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Barclays' profit stumbles
U.K.-based Barclays (NYS: BCS) has joined banking peers in reporting some tough numbers. The bank announced that its first-half net profit fell by 38% as it set aside $1.63 billion to compensate customers who were sold faulty insurance products. The net profit for the year so far is around $2.4 billion, down from $3.95 billion. Profit was also hurt by declining investment banking revenue. The bank has also announced it would be cutting 3,000 jobs this year in an effort to improve profits.
Despite discouraging news, the bank has been able to keep its bad debt in check. According to CEO Bob Diamond, the bank is still on track to a 13% return on equity by 2013. However, the bank has already eliminated 1,400 jobs and will only increase the employment slashing during the second half. Read more atThe Wall Street Journal.
Congress: We have a deal
After two months of bickering and bipartisan blocking, Congress finally has approved a debt deal that will cut spending by $2.4 trillion or more over a decade. Experts said the impact won't be felt at the beginning, but will probably cause a reduction in growth of 1.5%.
Skeptics remain. The deal may be the path from stimulus into austerity, with cuts in social-benefits programs and the end of the temporary 2% payroll tax cut. As in many European countries, austerity measures have been welcomed by many creditors, though the risk of another recession continues to loom over the country. Read more atBloomberg.
McGraw-Hill in the claws of activist investors
McGraw-Hill (NYS: MHP) , parent company of the Standard and Poor's ratings agency, is a target in a new wave of activist investors. Hedge fund Jana Partners and a Canadian pension plan announced Monday that they hold a 5.2% stake in the company. This could lead to a push to split the conglomerate. Analysts have suggested the best move is a corporate overhaul of the company, saying the company has generally outperformed in all of its areas except its books business.
The hedge fund's move is in addition to investor campaigns at other companies. Carl Icahn has bid for Clorox (NYS: CLX) in hopes of persuading it to sell itself, and hedge fund Citadel is pressing E*TRADE (NAS: ETFC) to overhaul its board. Read more atDealbook.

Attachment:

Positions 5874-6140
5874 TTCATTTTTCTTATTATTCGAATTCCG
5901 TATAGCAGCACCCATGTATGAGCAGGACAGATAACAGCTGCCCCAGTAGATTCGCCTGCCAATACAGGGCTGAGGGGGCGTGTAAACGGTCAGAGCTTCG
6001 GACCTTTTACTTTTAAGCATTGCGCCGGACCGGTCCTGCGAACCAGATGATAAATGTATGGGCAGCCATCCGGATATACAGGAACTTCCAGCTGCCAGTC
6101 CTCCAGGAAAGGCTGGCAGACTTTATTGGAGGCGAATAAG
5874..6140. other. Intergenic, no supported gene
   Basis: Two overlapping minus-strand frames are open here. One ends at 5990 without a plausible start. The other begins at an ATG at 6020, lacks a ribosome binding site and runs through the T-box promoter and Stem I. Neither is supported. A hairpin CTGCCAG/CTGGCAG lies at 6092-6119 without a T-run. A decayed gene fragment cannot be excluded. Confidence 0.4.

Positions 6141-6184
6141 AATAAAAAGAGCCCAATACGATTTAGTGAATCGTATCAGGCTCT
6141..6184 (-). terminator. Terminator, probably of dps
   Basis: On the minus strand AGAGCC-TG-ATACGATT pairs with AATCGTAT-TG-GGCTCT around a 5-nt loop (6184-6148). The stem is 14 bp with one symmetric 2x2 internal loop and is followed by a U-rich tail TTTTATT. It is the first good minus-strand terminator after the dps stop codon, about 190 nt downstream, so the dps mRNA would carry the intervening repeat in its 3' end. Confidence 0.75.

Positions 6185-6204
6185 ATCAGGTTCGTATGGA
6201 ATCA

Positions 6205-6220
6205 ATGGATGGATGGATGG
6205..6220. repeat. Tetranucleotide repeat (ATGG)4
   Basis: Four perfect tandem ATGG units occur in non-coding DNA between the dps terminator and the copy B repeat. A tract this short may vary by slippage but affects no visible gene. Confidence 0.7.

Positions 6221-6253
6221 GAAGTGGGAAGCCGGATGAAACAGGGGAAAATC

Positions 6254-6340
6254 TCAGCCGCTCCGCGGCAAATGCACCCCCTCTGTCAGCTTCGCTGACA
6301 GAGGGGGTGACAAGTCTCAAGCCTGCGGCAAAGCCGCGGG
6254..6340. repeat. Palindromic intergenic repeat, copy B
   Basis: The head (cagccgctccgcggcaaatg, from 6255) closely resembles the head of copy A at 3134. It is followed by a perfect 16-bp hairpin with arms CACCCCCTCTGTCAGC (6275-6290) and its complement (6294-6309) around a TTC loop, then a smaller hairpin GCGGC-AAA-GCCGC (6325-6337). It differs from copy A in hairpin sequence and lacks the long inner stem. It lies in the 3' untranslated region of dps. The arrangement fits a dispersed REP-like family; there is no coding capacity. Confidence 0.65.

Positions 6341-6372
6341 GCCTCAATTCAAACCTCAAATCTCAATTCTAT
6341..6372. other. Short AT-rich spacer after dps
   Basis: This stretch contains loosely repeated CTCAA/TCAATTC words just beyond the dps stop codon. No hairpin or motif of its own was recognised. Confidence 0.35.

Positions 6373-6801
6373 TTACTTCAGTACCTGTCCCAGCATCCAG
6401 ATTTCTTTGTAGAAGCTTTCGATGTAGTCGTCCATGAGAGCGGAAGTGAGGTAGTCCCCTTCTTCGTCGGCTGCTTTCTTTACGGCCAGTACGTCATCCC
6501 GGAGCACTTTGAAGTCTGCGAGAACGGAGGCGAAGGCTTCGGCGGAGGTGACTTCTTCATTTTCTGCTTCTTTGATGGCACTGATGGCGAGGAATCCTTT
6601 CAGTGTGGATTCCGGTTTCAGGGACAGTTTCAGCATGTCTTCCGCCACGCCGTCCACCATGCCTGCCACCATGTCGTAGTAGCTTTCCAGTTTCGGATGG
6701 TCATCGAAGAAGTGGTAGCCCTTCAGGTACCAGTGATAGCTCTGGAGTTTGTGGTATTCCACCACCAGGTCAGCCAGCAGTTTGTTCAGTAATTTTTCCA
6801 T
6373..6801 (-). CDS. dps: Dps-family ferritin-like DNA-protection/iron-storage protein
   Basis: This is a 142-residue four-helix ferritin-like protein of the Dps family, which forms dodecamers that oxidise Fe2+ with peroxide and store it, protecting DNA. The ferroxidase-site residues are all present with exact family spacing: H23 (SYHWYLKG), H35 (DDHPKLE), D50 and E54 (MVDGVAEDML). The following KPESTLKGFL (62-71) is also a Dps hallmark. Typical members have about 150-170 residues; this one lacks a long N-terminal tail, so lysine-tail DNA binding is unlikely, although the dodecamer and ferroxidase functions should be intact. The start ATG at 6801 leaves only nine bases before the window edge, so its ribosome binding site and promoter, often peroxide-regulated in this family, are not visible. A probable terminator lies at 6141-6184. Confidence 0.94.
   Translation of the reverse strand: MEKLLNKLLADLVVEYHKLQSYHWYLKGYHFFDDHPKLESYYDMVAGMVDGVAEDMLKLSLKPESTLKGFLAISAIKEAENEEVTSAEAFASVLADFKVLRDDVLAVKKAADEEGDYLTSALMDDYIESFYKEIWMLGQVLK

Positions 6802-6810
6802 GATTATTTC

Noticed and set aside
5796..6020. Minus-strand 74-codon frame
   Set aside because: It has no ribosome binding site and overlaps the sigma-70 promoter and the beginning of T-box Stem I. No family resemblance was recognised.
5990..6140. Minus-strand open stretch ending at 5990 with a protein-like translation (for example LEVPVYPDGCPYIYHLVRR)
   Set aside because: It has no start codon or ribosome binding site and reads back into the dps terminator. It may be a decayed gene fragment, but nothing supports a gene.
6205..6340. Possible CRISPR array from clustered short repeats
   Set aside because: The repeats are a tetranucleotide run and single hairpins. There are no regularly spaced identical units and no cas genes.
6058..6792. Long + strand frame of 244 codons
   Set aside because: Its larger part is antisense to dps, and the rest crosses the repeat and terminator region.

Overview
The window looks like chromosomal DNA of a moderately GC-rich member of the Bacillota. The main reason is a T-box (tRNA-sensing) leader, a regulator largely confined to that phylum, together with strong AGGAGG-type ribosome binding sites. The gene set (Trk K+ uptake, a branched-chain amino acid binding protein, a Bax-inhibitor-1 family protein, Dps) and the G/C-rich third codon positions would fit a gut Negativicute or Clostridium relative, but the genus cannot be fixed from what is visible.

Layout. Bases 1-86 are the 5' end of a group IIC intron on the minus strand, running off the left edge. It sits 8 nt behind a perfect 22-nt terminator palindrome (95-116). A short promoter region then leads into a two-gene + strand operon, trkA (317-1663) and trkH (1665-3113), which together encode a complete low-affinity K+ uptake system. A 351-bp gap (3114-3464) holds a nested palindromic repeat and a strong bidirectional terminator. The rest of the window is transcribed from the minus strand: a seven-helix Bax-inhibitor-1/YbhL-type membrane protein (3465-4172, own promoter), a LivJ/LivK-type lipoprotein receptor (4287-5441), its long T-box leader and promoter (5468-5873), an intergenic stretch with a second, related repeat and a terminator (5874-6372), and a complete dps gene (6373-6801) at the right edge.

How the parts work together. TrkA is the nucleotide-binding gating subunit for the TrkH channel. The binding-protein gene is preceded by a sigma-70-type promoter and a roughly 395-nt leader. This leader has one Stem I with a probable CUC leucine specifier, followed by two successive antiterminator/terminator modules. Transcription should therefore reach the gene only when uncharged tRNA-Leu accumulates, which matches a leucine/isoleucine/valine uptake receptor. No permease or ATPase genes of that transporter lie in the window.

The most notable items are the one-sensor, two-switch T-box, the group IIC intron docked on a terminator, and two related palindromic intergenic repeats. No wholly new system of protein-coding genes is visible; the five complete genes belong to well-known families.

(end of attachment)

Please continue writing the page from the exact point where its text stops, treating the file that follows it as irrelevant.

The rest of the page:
Toyota the unstoppable
After a 99% slump in profit due to the Japan earthquake, Toyota (NYS: TM) has raised its full-year net profit target by nearly 40%, predicting a second-half rebound. The company also announced it expects to make up for lost production a month ahead of schedule as it gains ground in the competition to be the largest automaker, battling GM (NYS: GM) and Volkswagen. The positive news shows how Japanese companies have been rebounding from the devastating March earthquake. Honda also raised it profit outlook Monday, while Nissan is expected to be pushed into this trend as well.
Toyota reported a net profit of $15 million for its first fiscal quarter, which ended in June. The profit was boosted by a tax return of $560 million, beating analyst expectations. Read more atThe Wall Street Journal.
So there you have it, the top financial stories for this afternoon. Check Fool.com throughout the day for commentary on these and other stories. Also, follow us on Twitter, on Facebook, or through our email digests.
At the time thisarticle was published Michelle Zayedowns no shares of any companies mentioned in the story. The Motley Fool owns shares of Clorox.Motley Fool newsletter serviceshave recommended buying shares of General Motors and Clorox. Try any of our Foolish newsletter servicesfree for 30 days. We Fools may not all hold the same opinions, but we all believe thatconsidering a diverse range of insightsmakes us better investors. The Motley Fool has adisclosure policy.
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